Quantitation of cell-surface antigens was performed using methods described previously.22, 23 Trypsin was strictly avoided for harvesting the cells. All cells were washed once with RPMI-4% HSA and then suspended in cold RPMI-4% HSA. Cells were counted for viability using 0.2% trypan blue. Suspensions of 0.5 × 106 cells in microcentrifuge tubes containing 60 μl of solution were treated with secondary antibody (background), with primary and secondary antibody (experimental), or with class-matched isotypes of the primary antibody (negative control). The final dilution of the primary (120 μl) antibodies (determined by box titration) varied with different monoclonals, as follows: 14F.7 (anti-GM3-N-glycolyl IgG1, 1:48,000), KM696 (anti-GM2 IgM, 1:10,000), 14.G2a (anti-GD2 IgG2a, 1:1,500), MB3.6 (anti-GD3 IgG3, 1:2,000), GGR12 (anti-GD1b IgG3, 1:200), GMR17 (anti-GD1a/GT1b IgM, 1:8,000), GMR5 (anti-GT1b IgM, 1:10,000) and GMB16 (anti-GM1a IgM, 1:2,000). When the monospecificity of these antibodies was assessed by cell-suspension ELISA, all monoclonals except GMR17 exhibited remarkable specificity for their respective gangliosides; GMR17 stained both GD1a and GT1b.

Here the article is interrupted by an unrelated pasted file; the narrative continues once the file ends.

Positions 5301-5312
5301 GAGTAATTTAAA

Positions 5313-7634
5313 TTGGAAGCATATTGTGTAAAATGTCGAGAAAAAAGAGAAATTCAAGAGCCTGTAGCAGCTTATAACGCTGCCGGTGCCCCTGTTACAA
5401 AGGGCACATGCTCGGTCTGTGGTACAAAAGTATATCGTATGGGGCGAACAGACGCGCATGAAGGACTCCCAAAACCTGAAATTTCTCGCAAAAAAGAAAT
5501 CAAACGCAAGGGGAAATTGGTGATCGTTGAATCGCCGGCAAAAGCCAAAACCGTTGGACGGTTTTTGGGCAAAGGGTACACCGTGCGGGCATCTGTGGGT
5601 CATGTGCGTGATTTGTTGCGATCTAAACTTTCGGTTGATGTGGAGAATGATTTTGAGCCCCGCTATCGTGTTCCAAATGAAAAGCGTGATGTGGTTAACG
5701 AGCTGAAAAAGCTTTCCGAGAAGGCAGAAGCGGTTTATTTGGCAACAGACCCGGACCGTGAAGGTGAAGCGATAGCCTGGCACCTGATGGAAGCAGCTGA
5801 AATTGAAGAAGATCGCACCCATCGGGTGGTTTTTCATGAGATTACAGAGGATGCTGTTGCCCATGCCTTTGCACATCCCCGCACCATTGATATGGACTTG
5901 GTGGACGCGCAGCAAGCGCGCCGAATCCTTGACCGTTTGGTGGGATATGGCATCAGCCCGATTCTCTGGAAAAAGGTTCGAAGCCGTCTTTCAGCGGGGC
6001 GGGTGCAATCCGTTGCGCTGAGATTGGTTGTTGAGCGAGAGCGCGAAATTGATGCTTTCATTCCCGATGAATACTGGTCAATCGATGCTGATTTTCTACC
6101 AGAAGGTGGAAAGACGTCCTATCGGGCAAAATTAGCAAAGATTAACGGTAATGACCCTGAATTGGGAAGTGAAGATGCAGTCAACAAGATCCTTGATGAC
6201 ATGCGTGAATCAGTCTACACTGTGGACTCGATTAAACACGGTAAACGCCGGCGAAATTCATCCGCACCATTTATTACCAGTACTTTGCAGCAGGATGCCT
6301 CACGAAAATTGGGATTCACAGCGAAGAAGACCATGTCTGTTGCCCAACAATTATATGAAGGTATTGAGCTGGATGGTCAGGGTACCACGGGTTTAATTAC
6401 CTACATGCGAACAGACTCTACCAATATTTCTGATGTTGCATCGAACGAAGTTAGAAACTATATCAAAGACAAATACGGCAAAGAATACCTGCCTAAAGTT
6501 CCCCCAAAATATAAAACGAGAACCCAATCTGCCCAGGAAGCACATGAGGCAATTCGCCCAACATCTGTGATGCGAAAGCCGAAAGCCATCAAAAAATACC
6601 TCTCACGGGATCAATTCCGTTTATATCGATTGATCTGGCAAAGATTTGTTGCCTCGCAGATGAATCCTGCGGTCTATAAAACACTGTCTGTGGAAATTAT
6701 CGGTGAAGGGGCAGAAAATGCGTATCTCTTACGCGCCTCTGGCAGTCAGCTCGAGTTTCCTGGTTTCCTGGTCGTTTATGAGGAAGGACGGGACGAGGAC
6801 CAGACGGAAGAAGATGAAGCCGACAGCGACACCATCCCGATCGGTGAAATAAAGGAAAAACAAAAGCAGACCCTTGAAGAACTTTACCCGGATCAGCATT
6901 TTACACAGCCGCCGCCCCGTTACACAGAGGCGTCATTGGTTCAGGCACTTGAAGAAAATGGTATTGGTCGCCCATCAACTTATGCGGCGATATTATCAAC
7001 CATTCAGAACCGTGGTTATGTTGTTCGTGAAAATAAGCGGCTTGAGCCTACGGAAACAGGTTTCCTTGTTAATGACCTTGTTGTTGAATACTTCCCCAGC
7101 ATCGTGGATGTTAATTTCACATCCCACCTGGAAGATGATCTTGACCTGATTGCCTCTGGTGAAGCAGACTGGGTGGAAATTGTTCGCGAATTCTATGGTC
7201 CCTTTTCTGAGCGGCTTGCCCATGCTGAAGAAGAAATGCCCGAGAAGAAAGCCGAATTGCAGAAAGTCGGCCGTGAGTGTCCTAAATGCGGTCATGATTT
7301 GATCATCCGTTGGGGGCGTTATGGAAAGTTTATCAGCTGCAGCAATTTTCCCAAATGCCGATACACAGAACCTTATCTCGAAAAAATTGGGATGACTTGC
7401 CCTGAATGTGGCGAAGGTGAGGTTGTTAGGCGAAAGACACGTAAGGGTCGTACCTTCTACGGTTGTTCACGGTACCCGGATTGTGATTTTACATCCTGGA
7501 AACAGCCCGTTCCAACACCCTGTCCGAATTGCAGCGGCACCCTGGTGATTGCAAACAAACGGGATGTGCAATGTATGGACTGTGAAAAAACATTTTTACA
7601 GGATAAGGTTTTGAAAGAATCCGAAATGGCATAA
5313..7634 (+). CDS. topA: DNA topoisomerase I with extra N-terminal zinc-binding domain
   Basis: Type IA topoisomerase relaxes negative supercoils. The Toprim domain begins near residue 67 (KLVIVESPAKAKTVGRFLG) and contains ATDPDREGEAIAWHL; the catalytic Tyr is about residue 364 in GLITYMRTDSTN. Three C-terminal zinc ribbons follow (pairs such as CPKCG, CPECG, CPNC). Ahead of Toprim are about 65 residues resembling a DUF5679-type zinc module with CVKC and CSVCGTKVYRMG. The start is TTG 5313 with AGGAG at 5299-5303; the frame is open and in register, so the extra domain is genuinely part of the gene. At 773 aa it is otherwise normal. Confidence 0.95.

ELISA for serum antiganglioside antibodies

GM1, GM2, GM3, GD1a, GD1b, GD2, GD3 and GT1b were obtained from 1 or more of 5 commercial manufacturers: Sigma-Aldrich (Dallas, TX); Calbiochem-Novabiochem (Pasadena, CA); Alexis Biochemicals (San Diego, CA); Advanced Immunochemical (Long Beach, CA); and Accurate Chemical and Science (Westbury, NY). Purity and homogeneity of these commercially obtained gangliosides were compared by chemical staining with resorcinol-HCl and by immunostaining with monospecific monoclonal antibodies19 (Fig. 1). Purified GD1a contained a minor contaminant identified as GD2 by its mobility and by its staining with anti-GD2 antibody 14.G2a (Fig. 1b). The level of this contaminant varied with different commercial preparations but was lowest in GD1a obtained from Sigma-Aldrich. GD3 obtained from Calbiochem was free of contamination by resorcinol and by immunostaining (Fig. 1c). Immunostaining revealed no contaminants in GM2, GD3 and GD1a (Fig. 1d). GD2 contained an alkali-susceptible fraction identified as O-acetylated GD2.19 Both GD2 and O-acetylated GD2 were stained by anti-GD2 MAb 14.G2a.

Figure 1.